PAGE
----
Oklahoma deer hunting season opens, as wildlife agency sees less funding due to lack of tribal compacts

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The Oklahoma Department of Wildlife Conservation predicted another banner year as big-game hunting seasons opened this week. But like any good hunting expedition, the season ahead has some challenges.

Archery seasons for deer, elk, antelope, and black bear opened Sunday, and big-game muzzleloader seasons and a youth-only weekend rifle hunt lie ahead this month. The popular 16-day rifle season opens next month, Nov. 18-Dec. 3.

For the first time, deer and elk seasons opened with Chronic Wasting Disease documented inside state lines, a factor of particular interest to northwest Oklahoma hunters. And while the department has consistent methods for tracking game harvest numbers, it no longer has a clear handle on how many hunters put in the effort. The license-numbers challenge puts a glitch in long-term hunter success-rate data and could be a sign of potentially serious revenue issues ahead.

However, according to the state’s top big-game biologist, hunters are reaping the benefits of suitable habitat and plenty of game. The department’s 2022-23 Big Game Report shows a record-smashing total white-tailed deer harvest of 134,158, which firmly eclipsed the previous record of 126,290 in 2020, presumed at the time to be a result of more hunters afield due to COVID pandemic shutdowns that season.

Wildlife Department Big Game Biologist Dallas Barber credited healthy populations, good habitat conditions, and cooperative weather for the new record. Hunters also killed more does, which made up 45 percent of the 2022-23 harvest and fully met the Department’s percentage-harvest goal for the first time.

Lost numbers, lost revenue

A forced inaccuracy makes hunting effort appear sharply reduced in the report. For the first time, the big-game data roundup fell short in its accounting of hunters.

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While the Department’s 2021-22 report noted record-setting participation in the archery and rifle seasons but a slight decrease in muzzleloaders, the most recent report comes with a giant asterisk and a considerable drop across the board.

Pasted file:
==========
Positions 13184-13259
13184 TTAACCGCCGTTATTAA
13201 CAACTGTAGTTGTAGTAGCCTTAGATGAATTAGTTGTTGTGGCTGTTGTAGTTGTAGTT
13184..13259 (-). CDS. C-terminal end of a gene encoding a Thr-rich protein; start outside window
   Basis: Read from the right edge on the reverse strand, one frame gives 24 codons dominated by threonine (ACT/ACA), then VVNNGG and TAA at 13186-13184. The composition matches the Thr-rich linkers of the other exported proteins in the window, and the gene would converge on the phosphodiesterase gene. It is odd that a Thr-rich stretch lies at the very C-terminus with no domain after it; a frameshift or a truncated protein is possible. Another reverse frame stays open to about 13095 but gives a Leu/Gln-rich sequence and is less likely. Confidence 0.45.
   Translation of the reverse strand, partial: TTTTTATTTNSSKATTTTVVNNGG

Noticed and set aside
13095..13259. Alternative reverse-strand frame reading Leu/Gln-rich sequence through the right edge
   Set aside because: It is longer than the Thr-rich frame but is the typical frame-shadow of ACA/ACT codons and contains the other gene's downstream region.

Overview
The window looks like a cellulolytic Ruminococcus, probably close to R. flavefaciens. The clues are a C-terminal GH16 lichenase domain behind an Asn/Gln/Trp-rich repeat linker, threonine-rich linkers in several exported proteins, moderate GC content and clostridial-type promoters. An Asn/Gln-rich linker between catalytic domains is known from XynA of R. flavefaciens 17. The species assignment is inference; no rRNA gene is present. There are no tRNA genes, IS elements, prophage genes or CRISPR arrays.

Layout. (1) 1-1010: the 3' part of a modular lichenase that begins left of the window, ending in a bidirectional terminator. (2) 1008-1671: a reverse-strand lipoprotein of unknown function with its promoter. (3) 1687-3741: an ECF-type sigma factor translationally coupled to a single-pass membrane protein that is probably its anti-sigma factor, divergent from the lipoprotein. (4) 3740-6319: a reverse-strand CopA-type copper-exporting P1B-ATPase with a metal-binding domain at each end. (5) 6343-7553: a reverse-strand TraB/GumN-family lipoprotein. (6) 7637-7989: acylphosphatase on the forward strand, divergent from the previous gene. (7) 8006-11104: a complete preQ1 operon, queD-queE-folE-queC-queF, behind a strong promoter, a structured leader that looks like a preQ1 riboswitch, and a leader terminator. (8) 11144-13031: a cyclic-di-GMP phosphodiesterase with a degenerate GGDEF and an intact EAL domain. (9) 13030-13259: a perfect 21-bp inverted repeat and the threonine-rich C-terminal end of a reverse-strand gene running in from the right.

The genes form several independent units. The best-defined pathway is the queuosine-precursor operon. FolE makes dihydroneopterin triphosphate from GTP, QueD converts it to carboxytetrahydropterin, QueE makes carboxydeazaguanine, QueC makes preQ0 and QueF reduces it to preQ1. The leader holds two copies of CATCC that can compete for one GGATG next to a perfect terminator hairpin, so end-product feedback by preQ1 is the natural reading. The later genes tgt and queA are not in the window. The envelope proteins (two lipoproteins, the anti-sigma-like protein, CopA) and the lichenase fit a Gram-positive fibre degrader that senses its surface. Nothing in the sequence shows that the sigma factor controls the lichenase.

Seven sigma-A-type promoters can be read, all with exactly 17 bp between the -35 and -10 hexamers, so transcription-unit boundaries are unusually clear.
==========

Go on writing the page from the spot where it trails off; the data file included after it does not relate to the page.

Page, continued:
The annual Game Harvest Survey, a scientific survey used by the Wildlife Department to track hunter participation for decades, was thrown askew when Gov. Kevin Stitt refused to renew hunting and fishing compacts with the Cherokee and Choctaw nations in late December 2021.

The tribes issued their own licenses, which removed tribal members from the Wildlife Department’s license survey system.

It also erased the revenue from compact license sales. Fiscal 2021 was the last time the department received tribal-compact license sales. It totaled $689,240.

The combined GHS estimates for archery, muzzleloader, and firearm participation in 2021-22 totaled 457,020 hunters. The estimated numbers afield dropped to 294,796 for last season, an on-paper reduction of more than 35 percent.

“It’s something we’re still figuring out,” Barber said. “We don’t know yet what it will mean for long-term trends. We’ll have to analyze that.”

The numbers could indicate another financial hit in the making. The department receives its share of federal matching funds for wildlife conservation based on a formula that relies heavily on the number of certified Oklahoma hunting license holders compared to other states.

Department spokesman Micah Holmes said all 50 states via for federal funding from excise taxes on firearms, ammunition, and hunting tackle under a somewhat complicated formula. The amount available fluctuates annually. Hence, the ultimate change on that budget line is hard to predict.